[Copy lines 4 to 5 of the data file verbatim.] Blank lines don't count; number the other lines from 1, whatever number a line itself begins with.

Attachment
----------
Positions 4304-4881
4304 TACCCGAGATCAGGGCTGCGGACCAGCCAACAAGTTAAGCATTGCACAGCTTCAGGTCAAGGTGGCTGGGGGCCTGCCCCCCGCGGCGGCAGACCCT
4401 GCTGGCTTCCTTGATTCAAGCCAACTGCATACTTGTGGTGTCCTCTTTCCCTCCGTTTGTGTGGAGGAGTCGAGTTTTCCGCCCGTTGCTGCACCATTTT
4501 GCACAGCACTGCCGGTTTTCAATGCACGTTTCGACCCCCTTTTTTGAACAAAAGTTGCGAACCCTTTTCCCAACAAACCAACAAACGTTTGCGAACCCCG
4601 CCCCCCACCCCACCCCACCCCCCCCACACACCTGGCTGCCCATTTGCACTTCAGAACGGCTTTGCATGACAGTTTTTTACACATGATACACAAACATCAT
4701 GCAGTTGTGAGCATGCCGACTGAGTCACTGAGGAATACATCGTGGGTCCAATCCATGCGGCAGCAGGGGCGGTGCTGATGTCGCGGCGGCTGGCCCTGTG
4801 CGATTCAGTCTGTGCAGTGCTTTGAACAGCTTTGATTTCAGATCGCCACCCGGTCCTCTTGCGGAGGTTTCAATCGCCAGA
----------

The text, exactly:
4501 GCACAGCACTGCCGGTTTTCAATGCACGTTTCGACCCCCTTTTTTGAACAAAAGTTGCGAACCCTTTTCCCAACAAACCAACAAACGTTTGCGAACCCCG
4601 CCCCCCACCCCACCCCACCCCCCCCACACACCTGGCTGCCCATTTGCACTTCAGAACGGCTTTGCATGACAGTTTTTTACACATGATACACAAACATCAT